Facebook Ad Boycott Had Little Impact on Its Revenue

Photo by Chip Somodevilla/Getty Images

While the advertisers who have boycotted Facebook since June, in protest of the platform’s inaction in tackling hate speech, managed to make headlines around the world, they have barely made a dent in Facebook’s earnings.

The takeaways:
  • Facebook beat Wall Street revenue expectations for Q2, up 11% year-on-year to  $18.7 billion.
  • Ad revenue growth rate during the first three weeks in July was the same as last year during the same period, at around 10%.
  • The boycott, comprised of some 1000 big brands, achieved minimal impact on revenue. This indicates the platform’s reliance on small businesses – who have few alternative advertising options – for its ad revenue.

What the numbers say:

  • Facebook’s CFO David Wehner reported that the company’s top 100 advertisers contributed 16% of its total quarterly revenue last quarter. This was a lower percentage from last year, indicating that Facebook has diversified away from relying on big brands.
  • During the first three weeks in July, at the peak of the boycott, total ad revenue grew by 10% year over year.
  • Despite the 1000 brands participating in the boycott, Facebook announced Thursday that it now has more than 9 million active advertisers, up from 8 million in January.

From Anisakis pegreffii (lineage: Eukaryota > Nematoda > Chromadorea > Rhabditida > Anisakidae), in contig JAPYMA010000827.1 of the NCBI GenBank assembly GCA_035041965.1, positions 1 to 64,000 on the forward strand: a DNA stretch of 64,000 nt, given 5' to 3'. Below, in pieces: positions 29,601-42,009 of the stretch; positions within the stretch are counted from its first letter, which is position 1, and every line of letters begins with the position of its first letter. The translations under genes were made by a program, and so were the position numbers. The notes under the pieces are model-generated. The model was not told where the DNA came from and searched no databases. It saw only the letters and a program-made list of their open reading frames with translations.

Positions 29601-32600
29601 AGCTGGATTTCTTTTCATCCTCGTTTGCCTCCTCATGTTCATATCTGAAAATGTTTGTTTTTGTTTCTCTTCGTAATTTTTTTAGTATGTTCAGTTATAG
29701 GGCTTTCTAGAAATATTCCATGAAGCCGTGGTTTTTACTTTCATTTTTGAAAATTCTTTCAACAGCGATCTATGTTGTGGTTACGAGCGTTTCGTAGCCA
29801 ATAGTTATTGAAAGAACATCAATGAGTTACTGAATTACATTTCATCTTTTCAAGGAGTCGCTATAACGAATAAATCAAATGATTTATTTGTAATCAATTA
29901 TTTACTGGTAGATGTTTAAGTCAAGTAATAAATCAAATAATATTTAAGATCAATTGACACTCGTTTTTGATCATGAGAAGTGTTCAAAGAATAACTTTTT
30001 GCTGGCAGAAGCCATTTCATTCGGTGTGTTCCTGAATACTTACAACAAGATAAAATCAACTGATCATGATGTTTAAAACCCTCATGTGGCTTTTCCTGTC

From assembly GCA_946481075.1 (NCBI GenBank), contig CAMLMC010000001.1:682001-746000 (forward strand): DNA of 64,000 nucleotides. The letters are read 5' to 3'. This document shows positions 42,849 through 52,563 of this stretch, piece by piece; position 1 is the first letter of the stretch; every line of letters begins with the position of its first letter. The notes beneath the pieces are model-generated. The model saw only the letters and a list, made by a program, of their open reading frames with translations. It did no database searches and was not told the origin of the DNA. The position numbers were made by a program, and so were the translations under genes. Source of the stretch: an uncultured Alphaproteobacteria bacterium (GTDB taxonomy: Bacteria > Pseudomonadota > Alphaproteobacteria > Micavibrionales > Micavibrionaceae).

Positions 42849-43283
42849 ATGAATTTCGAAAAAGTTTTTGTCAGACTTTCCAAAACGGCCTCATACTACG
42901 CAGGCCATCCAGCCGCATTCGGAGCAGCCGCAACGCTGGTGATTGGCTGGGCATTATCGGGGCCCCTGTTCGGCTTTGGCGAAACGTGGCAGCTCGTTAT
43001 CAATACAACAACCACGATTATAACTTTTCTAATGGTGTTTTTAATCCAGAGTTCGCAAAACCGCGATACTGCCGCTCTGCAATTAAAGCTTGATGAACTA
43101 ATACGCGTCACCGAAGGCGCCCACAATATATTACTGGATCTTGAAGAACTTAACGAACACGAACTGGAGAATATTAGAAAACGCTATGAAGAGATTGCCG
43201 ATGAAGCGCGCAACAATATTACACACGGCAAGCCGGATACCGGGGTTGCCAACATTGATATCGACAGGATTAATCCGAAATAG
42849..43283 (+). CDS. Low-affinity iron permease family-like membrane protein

What’s next for Facebook: Despite the mounting pressure, Facebook seems to be continuing business as usual. This is in spite of the ongoing Congressional hearing and an industry-wide ad boycott, all amid ad-cuts following the pandemic.

  • “We completely agree that we don’t want hate on our platforms, and we stand firmly against it,” COO Sheryl Sandberg said. “We don’t benefit from hate speech, we never have. Users don’t want to see it. Advertisers don’t want to be associated with it.”

What’s next for the boycott: The boycott organizers said in a statement:, “This movement will not go away until Facebook makes the reasonable changes that society wants. The ad pause in July was not a full campaign — it was a warning shot across Facebook’s bow.”


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